New technology is helping consumers make smarter wine choices.
By Gordon Feller
If you’ve ever felt intimidated when choosing a bottle of wine, you’re not alone. Today, a growing group of companies aim to demystify the wine experience through artificial intelligence (AI), tools that analyze the chemical compounds in any given bottle of wine. The goals are simple: to build a flavor profile and to offer personalized recommendations.
AI-powered Tastry helps wineries and retailers understand which consumers are going to like which wines — on an individual, local and regional level. The company uses proprietary algorithms, collectively referred to as TastryAi, to understand what wine drinkers will like and then provide accurate recommendations. One algorithm interprets Tastry’s novel chemistry data, which pulls more than 5 million data points out of a single bottle of wine. “Understanding how that is going to taste, smell and feel to a human palate is the first step,” says company founder/CEO Katerina Axelsson. “It essentially reduces all the chemistry of the wine to a flavor represented mathematically.”
Another algorithm looks at that flavor, and the flavor of every other wine or subset of wines (such as 2,000 wines in a grocery store inventory), “and then chooses a set of simple questions that function as analogs to many compounds, or groups of compounds, found in wine,” Axelsson continues.
One question may be, “How do you feel about the smell of fresh-cut grass?” The algorithm already knows which compounds, or groups of compounds, are responsible for that sensation, and narrows its recommendations accordingly. Says Axelsson, “envision AI as building a Venn diagram of questions that granularize the AI’s understanding.”
At this point another Ai-focused algorithm collates the information, essentially measuring the distances between the many vectors of the consumer’s palate and the available wines. Wines that are “closer” to the palate, are more likely to be good matches, and those that are further away are less likely to be enjoyed.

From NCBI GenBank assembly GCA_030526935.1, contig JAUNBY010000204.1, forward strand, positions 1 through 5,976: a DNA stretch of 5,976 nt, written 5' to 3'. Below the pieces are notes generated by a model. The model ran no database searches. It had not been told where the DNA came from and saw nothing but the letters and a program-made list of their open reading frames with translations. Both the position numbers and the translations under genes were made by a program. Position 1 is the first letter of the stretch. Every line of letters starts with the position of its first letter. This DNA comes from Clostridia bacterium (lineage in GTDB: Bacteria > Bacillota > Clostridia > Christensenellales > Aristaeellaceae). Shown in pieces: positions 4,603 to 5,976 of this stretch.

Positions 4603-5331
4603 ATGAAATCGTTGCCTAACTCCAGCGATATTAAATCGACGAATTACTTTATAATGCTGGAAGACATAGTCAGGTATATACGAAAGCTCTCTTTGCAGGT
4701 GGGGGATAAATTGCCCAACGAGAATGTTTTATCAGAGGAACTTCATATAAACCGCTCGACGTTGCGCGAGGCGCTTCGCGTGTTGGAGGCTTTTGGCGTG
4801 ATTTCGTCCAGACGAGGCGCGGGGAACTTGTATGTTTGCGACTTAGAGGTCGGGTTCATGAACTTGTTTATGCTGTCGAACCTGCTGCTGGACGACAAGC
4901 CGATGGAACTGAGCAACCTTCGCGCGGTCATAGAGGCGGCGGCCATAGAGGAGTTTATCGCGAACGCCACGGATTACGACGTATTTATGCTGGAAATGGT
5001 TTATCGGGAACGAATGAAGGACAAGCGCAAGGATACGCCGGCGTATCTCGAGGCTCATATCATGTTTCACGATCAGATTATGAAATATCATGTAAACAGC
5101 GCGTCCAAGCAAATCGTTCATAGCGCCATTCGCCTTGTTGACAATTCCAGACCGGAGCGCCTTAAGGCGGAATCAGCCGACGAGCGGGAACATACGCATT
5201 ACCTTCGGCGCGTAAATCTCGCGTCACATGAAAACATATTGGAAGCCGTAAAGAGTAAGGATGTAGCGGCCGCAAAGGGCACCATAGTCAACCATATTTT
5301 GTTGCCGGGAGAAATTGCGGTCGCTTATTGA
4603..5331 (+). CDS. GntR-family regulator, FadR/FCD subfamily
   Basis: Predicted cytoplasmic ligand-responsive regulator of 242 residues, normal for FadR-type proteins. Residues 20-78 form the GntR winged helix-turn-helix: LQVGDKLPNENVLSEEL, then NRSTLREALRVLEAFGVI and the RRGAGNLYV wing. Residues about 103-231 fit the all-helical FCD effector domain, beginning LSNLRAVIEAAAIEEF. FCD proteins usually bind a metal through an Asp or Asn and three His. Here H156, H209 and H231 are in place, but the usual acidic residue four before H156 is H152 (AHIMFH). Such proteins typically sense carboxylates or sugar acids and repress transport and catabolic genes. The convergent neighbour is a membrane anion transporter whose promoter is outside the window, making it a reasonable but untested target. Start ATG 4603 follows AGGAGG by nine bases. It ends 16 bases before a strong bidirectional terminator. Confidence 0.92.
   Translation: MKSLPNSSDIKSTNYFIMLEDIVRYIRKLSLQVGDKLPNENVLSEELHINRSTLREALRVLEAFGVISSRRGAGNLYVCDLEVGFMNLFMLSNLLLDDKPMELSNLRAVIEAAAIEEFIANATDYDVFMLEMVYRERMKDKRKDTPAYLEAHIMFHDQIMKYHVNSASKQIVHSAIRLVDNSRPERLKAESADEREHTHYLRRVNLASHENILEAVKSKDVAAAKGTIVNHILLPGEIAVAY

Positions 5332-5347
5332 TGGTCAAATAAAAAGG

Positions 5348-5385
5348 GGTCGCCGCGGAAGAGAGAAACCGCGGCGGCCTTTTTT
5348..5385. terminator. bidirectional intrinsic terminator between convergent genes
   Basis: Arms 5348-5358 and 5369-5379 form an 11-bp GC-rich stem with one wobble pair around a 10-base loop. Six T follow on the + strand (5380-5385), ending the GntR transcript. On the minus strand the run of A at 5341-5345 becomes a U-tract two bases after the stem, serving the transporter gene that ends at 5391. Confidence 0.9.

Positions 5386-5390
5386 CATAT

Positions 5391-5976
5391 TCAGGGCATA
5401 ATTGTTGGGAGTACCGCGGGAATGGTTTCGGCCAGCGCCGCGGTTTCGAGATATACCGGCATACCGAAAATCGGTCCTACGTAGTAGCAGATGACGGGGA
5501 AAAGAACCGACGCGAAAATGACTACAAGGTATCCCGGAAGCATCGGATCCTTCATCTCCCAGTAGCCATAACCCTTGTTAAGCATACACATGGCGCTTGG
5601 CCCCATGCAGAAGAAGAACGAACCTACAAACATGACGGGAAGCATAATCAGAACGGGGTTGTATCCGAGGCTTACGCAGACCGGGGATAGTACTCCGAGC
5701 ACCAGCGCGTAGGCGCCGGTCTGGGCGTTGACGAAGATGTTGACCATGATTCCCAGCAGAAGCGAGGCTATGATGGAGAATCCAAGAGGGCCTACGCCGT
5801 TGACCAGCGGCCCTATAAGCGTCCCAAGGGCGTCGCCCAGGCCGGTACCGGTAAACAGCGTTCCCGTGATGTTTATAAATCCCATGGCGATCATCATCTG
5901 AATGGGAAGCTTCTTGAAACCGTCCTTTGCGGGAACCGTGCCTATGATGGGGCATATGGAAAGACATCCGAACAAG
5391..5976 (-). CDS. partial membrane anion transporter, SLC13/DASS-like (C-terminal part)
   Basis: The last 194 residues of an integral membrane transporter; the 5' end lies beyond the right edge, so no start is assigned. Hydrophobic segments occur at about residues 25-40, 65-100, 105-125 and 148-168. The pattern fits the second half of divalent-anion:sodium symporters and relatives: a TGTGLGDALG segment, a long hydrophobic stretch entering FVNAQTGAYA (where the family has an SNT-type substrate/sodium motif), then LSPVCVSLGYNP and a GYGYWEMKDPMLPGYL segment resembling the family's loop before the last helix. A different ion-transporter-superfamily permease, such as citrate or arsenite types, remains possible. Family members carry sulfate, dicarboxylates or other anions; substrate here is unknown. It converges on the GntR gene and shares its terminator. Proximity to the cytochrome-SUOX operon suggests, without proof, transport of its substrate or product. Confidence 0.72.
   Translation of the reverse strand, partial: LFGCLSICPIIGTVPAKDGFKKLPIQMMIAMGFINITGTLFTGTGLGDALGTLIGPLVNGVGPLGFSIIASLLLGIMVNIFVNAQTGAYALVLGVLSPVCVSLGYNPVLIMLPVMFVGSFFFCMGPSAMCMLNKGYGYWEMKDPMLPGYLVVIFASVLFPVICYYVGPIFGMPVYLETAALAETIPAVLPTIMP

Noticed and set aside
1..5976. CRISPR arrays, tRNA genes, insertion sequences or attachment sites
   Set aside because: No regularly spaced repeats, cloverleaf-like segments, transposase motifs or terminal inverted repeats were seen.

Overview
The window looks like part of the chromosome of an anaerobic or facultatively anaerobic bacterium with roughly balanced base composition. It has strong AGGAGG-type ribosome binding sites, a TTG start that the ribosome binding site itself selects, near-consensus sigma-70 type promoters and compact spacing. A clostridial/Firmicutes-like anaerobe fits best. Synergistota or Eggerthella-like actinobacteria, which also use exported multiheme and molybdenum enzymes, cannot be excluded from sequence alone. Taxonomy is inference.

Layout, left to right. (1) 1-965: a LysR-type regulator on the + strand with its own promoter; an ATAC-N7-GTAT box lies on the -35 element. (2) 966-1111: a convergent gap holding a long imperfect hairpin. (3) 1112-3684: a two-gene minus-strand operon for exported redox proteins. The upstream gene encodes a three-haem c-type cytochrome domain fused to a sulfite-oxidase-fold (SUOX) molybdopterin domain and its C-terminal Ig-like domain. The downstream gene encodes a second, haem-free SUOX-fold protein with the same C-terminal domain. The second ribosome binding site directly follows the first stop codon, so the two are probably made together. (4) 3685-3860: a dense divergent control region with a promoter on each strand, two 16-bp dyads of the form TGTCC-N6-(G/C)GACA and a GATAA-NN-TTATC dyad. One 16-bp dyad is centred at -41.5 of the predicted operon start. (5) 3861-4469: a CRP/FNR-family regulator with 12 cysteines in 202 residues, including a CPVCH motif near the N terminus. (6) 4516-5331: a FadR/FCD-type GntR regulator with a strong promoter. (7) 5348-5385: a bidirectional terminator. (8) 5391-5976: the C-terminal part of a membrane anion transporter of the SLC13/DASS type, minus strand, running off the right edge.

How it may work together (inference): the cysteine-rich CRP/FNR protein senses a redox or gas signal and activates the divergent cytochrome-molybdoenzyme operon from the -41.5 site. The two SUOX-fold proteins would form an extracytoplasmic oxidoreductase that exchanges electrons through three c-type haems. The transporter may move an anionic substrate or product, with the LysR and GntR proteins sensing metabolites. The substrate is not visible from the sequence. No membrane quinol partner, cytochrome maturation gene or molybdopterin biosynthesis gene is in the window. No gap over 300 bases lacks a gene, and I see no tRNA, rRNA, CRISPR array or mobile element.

Some retailers provide the TastryAi rating system, which lets consumers rate the products they’ve tried. Tastry has also built AI that pairs wines with foods, provides the best matches for groups of people, and addresses other common scenarios. Again, consumers answer a simple quiz and an entire retail assortment is ranked and matched.
Retailers use Tastry, first and foremost, to provide informed recommendations to shoppers, thereby providing a better consumer experience. Retailers also use Tastry to identify new products. Axelsson says that, “once TastryAi provides recommendations to a substantial portion of a consumer base [this normally takes about 90 days], TastryAi can compare the retailer’s consumer palates on a store, local and regional level to better curate product mix in the store.”
Improve winemaking and consumer choice
Since the wine industry is so steeped in tradition, says Alexandre Remy, Atlas Wine’s managing partner and winemaker, “it’s typically been averse to adopting technology for fear it eliminates the romance in winemaking.
“I am all for technology,” he continues. “I think we need to be open-minded to all new technology and try our best to understand how it can help us to make better wines.”
Winemakers are always challenged to produce the best wines every year; usually, it’s all about consistency. In that scenario, Remy thinks, “Tastry can use its computing power and AI technology to reduce the number of errors between vintages by providing year-to-year comparisons. Having more information for the winemaker is key to making the safest decisions and bringing to market the best wines possible.”
Another power of AI is to “trim” the work. When winemakers are blending, Remy says, “the number of samples and the diversity of volume can be overwhelming. AI can help pre-triage the samples to give more focus to the winemaker on the final touches.”
Remy also sees a role for AI when interacting with consumers. “Sommeliers are the bridge between wine and a consumer,” he says. “With their knowledge, a somm can guide the consumer to match the best wine for their occasion. AI could provide more information about consumers and also extend the spectrum of wine choices. Data from a company like Tastry adds a layer of expertise and knowledge to the sommelier, which can result in better matches for the consumer.”